In an alternate exemplary embodiment, the sensor unit may include a mechanical spring-mass sensor suitable for single point operation. The exemplary alternate sensor unit may comprise a hollow tube, a ball, a lever, a bias spring, a shaft, and a firing pin. The ball may be snugly positioned in the hollow tube and restrained in this position by the lever, which is counter-balanced by the bias spring, and a degree of air damping and friction. The impulse force from the crash acts upon the ball and causes the ball to move in the direction of the applied force through the hollow tube. As the ball moves through the hollow tube, it rotates the shaft. The shaft is a D-shaped shaft which restrains the firing pin. Accordingly, if the shaft is fully rotated, the firing pin is released and makes contact with a percussion cap detonator, thereby initiating a chain reaction for inflating the air bag, which is discussed in detail subsequently.
Individual sensor units may be utilized for each seat 10. The sensor units may be mounted in remote locations, but are preferably mounted within the air bag module 100 under each seat 10. Individual sensor units are utilized in order to achieve the maximum energy absorption. As explained above, the drawback associated with current energy attenuation devices is that they are designed for the average person. However, in utilizing individual sensor units preset to detect a predetermined deceleration caused by the crash impulse force, occupants 16 having different masses will cause the air bag modules 100 to initiate inflation of the air bags 102 at times corresponding to their masses. In the exemplary embodiments, the sensor units are set to initiate air bag inflation upon the sensing of an acceleration in the range of 5 g to 6 g, and preferably an acceleration of 3 g. The acceleration magnitude should be low enough for fast response, but high enough to prevent accidental inflation by a heavier occupant 16 sitting down very abruptly, i.e., falling into the seat 10. Calibration of the sensor unit 200 illustrated in FIG. 2 may be accomplished by selecting a shear pin 202 that will shear under the pre-selected load, i.e., 3 g. Calibration of the alternate sensor unit, may be accomplished by selecting the mass of the ball, the spring constant of the bias spring, the damping and friction coefficients of the materials utilized, and the travel distance of the ball, i.e., tube length. Other devices may be utilized to sense the collision forces, for example, accelerometers.
As stated above, upon detection of a crash, the sensor unit 200 initiates a chain reaction for inflating the air bag 102. The sensor unit 200 communicates with the air bag inflator unit 106 (illustrated in FIG. 3) for initiating air bag inflation. There are two well known methods for inflating air bags. In the first method the air bag may be inflated by an air bag inflator that generates large quantities of hot gases by igniting a combustible material. This method shall be referred to hereafter as the "hot gas" inflation method. In the second method, the air bag may be inflated using a source of compressed gas. This method shall be referred to hereafter as the "compressed gas" inflation method.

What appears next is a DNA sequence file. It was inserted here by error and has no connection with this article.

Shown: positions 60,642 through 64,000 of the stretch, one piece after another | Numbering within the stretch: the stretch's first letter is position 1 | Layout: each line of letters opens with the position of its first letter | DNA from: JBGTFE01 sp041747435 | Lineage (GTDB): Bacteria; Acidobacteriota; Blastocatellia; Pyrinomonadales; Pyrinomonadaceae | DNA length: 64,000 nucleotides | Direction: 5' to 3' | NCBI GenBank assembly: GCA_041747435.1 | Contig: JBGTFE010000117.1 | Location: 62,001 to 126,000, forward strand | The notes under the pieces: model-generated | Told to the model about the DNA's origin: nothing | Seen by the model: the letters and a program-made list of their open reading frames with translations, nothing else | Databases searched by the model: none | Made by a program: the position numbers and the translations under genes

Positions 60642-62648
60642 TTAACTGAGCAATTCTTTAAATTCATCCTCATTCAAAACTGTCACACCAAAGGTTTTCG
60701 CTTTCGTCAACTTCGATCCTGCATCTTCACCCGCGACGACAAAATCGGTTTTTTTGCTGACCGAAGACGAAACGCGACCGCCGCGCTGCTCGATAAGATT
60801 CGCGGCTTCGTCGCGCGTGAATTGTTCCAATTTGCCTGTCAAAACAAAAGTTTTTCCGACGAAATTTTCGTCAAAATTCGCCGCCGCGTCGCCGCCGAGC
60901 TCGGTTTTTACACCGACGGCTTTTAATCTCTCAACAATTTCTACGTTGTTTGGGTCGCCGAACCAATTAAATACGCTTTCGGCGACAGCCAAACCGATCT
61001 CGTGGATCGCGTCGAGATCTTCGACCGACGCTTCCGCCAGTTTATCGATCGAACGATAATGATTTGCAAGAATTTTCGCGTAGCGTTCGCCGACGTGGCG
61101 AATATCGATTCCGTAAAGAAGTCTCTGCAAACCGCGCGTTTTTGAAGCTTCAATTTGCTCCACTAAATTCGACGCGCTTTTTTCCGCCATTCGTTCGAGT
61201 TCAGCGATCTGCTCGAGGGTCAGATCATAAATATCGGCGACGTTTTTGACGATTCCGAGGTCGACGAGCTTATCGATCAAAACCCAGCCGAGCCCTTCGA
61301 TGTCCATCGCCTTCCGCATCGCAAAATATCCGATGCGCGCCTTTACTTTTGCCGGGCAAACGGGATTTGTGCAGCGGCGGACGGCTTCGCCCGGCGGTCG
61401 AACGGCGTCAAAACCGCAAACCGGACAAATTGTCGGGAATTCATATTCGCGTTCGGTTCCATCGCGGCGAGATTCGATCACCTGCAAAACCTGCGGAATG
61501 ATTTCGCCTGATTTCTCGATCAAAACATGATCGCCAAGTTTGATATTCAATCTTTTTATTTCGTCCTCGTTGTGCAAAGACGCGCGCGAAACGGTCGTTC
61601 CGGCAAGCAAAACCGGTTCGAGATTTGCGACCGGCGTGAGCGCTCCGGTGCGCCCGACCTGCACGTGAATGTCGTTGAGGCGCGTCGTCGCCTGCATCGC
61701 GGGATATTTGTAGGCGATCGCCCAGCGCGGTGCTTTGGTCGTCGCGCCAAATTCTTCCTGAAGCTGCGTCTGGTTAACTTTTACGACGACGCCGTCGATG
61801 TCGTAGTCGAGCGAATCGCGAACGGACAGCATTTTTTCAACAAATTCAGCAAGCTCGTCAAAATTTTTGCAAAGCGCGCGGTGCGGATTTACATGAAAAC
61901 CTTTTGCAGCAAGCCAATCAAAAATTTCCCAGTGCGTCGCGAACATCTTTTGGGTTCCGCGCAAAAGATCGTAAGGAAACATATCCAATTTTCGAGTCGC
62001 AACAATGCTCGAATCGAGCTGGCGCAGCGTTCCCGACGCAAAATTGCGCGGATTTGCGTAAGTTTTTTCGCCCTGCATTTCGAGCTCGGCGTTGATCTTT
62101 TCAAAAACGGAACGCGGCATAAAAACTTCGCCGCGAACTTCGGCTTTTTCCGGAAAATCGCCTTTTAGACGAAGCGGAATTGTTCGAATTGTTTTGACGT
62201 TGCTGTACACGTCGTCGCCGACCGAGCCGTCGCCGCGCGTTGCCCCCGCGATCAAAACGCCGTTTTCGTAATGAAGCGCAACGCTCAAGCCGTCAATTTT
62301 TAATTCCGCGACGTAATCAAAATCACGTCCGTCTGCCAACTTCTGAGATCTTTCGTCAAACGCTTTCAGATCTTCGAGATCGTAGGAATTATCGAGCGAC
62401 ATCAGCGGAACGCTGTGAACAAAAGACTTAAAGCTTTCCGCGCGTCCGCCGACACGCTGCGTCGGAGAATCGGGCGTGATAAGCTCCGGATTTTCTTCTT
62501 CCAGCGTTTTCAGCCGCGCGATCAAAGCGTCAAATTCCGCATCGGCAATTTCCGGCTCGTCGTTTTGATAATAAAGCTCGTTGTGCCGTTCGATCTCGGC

The compressed gas inflation method requires a receptacle of gas stored at a very high pressure, which may be discharged into the air bag as soon as a crash is detected. In order to obtain a sufficient volume of gas for inflating the air bag, however, a relatively large receptacle of gas at pressures of one thousand (1,000) psi or greater may be required. To ensure opening of the gas receptacle in the short time interval required to maintain occupant safety, explosive units are frequently utilized for increasing the pressure in the receptacle and thereby bursting a diaphragm or cutting through a structural portion of the receptacle. The explosive units have a number of undesirable effects such as the production of debris accelerated to high velocity during the explosion and extreme heat generation. Any debris must be filtered out to minimize the likelihood of damaging the air bag and endangering occupants. Accordingly, a typical air bag inflator for use in compressed gas inflation includes a filter for removing the debris.
The hot gas inflation method employs a gas generant that typically includes a material which burns very rapidly once it is ignited and generates large quantities of hot gases which must be cooled and filtered before it enters the air bag.
In the exemplary embodiment, the hot gas inflation method is utilized because of its speed, and because it makes for a lighter air bag inflator unit 106. It is important to note that weight is always a critical factor in aircraft design. Consequently, any devices placed on the aircraft should be as lightweight as possible. FIG. 3 is a diagrammatic representation of an exemplary air bag module. The exemplary air bag module 100 comprises a casing 108, the air bag 102, and the air bag inflator unit 106 which is connected to the sensor unit 200. The air bag inflator unit 106 comprises the percussion cap detonator 104, which is commonly referred to as a squib, a booster compartment 110 having a booster material contained therein, a gas generant material compartment 112 having a gas generant contained therein, and a filter 114 all arranged in a single housing 116. The housing 116 preferably is cooperatively arranged with the air bag 102 to direct the generated gases from the air bag inflator unit 106 into the air bag 102. The air bag inflator unit 106 may be constructed from a durable, lightweight material such as aluminum, titanium, or certain stainless steels in order to reduce the weight. Preferably, the air bag inflator unit 106 comprises aluminum. The air bag inflator unit 106 controls air bag inflation speeds and pressures by adjusting air bag inflator unit parameters.